Leutnant Volkmar von Grone (page 15)

Volkmar von Grone volunteered for Luftwaffe service early in 1939, joining-up that November at the age of 17. His enthusiasm for flying had been sparked off by his uncle, Hauptmann Jürgen von Grone's tales of Great War service as an observer in a Rumpler Taube. This family member's exploits, including the taking of a series of aerial photographs of Paris prior to the Battle of the Marne, led his to the award of the Pour le Mérite on 13 October 1918.

During training, von Grone served a week in prison and was stripped of his officer candidate status after deviating from a cross country flying exercise to buy black market butter. Once qualified he found that there was a surplus of pilots his flying was to be done on behalf of a repair workshop in Grottkau, Silesia (now Grodkow, Poland).

Growing losses on the Eastern Front meant that, with minimal specialised training, von Grone was drafted into an operational unit in Autumn 1942 to fly “night armed reconnaissance” between Leningrad and Lake Ilmen. These were Störkampf operations with the He 46 and Go 145 — in an open cockpit at temperatures of -30ºC. In Autumn 1943, von Grone’s Gruppenkommandeur (himself acting on the instructions of the General der Schlachtflieger) offered him the chance to select a group of pilots to form a new Nachtschlacht unit in Italy. This would become NSG 9.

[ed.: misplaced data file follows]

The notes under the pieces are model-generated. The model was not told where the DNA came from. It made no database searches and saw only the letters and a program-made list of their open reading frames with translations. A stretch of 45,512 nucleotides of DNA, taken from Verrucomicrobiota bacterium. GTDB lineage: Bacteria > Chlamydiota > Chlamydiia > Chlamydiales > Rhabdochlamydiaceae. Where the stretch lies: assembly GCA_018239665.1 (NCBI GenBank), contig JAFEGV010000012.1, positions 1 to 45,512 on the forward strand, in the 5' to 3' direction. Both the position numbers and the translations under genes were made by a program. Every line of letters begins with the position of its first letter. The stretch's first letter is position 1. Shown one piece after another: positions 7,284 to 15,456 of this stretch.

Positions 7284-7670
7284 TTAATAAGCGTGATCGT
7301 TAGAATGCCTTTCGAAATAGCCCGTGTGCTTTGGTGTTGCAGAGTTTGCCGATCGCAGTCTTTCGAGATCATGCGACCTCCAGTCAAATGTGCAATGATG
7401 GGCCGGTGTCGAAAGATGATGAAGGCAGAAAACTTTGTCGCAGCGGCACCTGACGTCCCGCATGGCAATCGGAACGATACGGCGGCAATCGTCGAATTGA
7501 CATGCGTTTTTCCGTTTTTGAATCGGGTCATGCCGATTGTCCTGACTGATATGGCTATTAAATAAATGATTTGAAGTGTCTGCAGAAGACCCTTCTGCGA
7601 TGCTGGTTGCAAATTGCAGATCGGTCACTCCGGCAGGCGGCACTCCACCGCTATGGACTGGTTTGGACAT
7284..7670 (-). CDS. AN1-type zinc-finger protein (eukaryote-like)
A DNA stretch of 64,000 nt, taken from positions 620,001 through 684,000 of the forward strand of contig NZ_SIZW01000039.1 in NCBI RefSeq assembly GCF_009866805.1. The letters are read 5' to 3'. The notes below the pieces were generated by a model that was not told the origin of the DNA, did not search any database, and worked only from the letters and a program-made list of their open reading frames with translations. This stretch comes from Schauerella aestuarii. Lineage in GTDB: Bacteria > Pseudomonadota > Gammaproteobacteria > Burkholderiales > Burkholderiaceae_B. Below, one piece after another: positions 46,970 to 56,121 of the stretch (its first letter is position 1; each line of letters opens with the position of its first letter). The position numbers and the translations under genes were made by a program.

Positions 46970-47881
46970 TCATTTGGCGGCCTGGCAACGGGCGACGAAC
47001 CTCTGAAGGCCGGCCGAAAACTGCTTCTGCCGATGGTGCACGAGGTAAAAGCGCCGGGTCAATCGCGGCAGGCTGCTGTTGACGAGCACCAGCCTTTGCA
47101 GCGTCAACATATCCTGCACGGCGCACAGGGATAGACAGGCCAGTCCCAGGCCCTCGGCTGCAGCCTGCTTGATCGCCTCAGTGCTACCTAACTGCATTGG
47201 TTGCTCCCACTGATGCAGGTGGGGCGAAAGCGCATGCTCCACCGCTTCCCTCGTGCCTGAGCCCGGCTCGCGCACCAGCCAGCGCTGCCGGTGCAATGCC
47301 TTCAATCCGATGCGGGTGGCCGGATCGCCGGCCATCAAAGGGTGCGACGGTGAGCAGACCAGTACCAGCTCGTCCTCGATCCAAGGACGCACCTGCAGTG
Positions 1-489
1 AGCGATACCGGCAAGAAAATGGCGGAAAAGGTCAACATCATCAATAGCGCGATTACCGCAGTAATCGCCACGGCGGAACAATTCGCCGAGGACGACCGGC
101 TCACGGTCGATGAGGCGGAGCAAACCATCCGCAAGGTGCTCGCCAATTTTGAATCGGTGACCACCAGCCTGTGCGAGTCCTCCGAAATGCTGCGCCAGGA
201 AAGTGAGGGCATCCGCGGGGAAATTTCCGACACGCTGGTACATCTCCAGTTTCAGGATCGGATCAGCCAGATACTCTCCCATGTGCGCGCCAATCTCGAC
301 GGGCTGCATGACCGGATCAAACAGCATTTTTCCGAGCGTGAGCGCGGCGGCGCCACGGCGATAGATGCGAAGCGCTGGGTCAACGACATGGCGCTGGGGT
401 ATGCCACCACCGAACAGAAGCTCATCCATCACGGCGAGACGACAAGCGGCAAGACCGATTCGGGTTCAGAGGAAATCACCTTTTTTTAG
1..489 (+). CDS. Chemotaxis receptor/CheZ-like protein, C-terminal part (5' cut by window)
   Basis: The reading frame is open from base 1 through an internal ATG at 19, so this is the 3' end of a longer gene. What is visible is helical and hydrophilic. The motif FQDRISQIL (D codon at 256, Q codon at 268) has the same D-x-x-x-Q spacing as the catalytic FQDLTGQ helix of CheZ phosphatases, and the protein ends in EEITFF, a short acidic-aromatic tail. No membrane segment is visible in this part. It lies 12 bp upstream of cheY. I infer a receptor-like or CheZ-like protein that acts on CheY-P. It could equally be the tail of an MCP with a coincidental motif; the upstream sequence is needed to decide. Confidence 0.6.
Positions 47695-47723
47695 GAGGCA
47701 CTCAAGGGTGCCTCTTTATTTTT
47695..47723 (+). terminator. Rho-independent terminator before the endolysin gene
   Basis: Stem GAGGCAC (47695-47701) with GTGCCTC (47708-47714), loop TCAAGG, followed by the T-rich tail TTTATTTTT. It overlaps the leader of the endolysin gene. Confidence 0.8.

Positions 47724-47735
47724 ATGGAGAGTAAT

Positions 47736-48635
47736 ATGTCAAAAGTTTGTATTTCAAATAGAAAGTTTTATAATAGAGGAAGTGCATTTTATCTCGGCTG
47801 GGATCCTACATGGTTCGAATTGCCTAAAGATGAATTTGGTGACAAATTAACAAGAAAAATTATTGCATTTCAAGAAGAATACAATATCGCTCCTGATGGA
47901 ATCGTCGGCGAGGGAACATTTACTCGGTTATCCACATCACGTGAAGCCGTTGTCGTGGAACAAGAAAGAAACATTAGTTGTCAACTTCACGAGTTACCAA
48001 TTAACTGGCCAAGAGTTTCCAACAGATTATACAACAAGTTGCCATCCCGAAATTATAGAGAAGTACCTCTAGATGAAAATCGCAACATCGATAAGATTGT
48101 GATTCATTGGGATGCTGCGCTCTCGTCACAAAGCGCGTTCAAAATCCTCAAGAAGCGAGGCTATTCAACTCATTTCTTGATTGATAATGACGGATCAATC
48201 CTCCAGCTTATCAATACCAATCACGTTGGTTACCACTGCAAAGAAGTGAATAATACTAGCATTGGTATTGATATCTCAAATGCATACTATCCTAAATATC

After a number of his Staffel's CR.42s were lost in the Allied bombing of the FIAT factory, von Grone had at least been able to take over two liaison aircraft which had somehow survived the raid:

The single engined machine [possibly the SAIMAN 202 which 2./NSG 9 marked as E8+ZK] now stood at my personal disposal and in non-operational periods I could make flights hither and yon across Northern Italy for entirely private visits and purposes.

During one of these flights it almost turned out all wrong for me. I was en route between Parma and Verona and I’d settled myself comfortably into low-level flight, so I could navigate by the railway track. The sun was shining and the view was pleasant. Suddenly, coming towards me at the same height and on the opposite course were two English Lightnings [to NSG 9 almost every Allied fighter was a "Lightning"], probably looking to shoot up railway trains and locomotives.

I got a suitable fright because when I turned round I saw that both machines—which were much faster than I was, of course—were turning in to make sure their prize didn’t get away. Since I wasn’t flying at more than 50 m., I throttled back right away and landed my good natured little bird on a meadow which was protected by high growth along its sides, giving good cover. I’d just jumped out of the cockpit to hide myself in the nearest ditch, when the two Lightnings passed overhead, engines thundering, without discovering my hiding place. I’d been lucky and took off for my destination once the air was clear again.


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